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MEPS
Marine Ecology Progress Series

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MEPS 514:231-245 (2014)  -  DOI: https://doi.org/10.3354/meps10941

Habitat limitation and spatial variation in Pacific herring egg survival

Andrew O. Shelton1,*, Tessa B. Francis2, Gregory D. Williams1, Blake Feist1, Kurt Stick3, Phillip S. Levin1

1NOAA Northwest Fisheries Science Center, Conservation Biology Division, 2725 Montlake Blvd E, Seattle, WA 98112, USA
2University of Washington Tacoma, Puget Sound Institute, 326 East D Street, Tacoma, WA 98421, USA
3Washington Department of Fish and Wildlife, Fish Program, Marine Resources, Region 4 LaConner District Office, PO Box 1100, La Conner, WA 98257, USA
*Corresponding author:

ABSTRACT: Nearshore habitats play a vital role in the life cycles of many marine fishes. These habitats are particularly important for Pacific herring Clupea pallasii, which rely on submerged vegetation in the shallow subtidal for spawning habitat and egg incubation. However, little is known about spatial or temporal variation in egg success or how spawning habitat may affect herring early life history. We estimated herring egg loss rates across multiple spawning vegetations in 5 subpopulations of Pacific herring in Puget Sound (USA), an urbanized estuarine system. We found enormous variation in herring egg loss among subpopulations (range of daily loss rates: 5 to 70%) and in egg loss of eggs reared under common garden conditions (range of cumulative loss: 20 to 100%). Egg loss varied by subpopulation but not by spawning vegetation type. Exploratory analyses suggest both wave height and land use patterns may affect hatch success. Using historical survey data, we found that a large proportion of spawning habitat available to Puget Sound herring remains unused each year. Furthermore, we found limited evidence that eggs were deposited disproportionally on particular vegetation types; only the non-indigenous brown algae Sargassum muticum was spawned on more than expected by chance. Our results demonstrate that Puget Sound herring are not limited by the amount of available suitable spawning vegetation, and that native vegetation is not preferred over other vegetation types for herring spawning. Rather, it appears that other terrestrial or marine variables are likely determinants of herring egg loss.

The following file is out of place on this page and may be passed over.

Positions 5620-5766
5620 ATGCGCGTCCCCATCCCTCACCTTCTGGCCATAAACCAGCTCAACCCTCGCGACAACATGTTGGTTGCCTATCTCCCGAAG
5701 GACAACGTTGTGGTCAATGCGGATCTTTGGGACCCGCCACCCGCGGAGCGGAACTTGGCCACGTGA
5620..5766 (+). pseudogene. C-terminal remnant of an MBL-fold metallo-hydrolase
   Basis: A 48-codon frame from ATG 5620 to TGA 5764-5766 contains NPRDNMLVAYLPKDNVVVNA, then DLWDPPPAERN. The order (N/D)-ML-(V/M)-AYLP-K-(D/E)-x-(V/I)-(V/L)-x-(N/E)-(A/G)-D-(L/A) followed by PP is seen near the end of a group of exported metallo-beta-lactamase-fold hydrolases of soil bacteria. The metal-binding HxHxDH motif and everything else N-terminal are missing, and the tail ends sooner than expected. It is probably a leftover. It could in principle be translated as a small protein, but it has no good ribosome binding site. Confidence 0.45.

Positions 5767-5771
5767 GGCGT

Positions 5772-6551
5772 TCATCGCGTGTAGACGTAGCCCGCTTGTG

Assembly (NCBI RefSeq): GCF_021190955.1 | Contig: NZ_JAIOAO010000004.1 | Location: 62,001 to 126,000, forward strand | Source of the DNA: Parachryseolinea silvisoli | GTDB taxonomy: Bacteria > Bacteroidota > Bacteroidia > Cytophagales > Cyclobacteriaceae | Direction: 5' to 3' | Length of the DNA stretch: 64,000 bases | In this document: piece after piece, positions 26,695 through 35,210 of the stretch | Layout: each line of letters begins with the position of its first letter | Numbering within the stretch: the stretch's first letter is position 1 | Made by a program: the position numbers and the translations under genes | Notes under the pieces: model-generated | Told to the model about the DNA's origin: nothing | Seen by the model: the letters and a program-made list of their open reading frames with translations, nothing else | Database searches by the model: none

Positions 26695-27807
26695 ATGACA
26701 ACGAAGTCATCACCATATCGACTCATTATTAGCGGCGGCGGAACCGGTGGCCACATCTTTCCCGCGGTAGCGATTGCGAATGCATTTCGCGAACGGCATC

KEY WORDS: Puget Sound · Forage fish · Nearshore habitat · Egg loss · Herring · Habitat limitation · Clupea pallasii · Eelgrass


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Cite this article as: Shelton AO, Francis TB, Williams GD, Feist B, Stick K, Levin PS (2014) Habitat limitation and spatial variation in Pacific herring egg survival. Mar Ecol Prog Ser 514:231-245. https://doi.org/10.3354/meps10941

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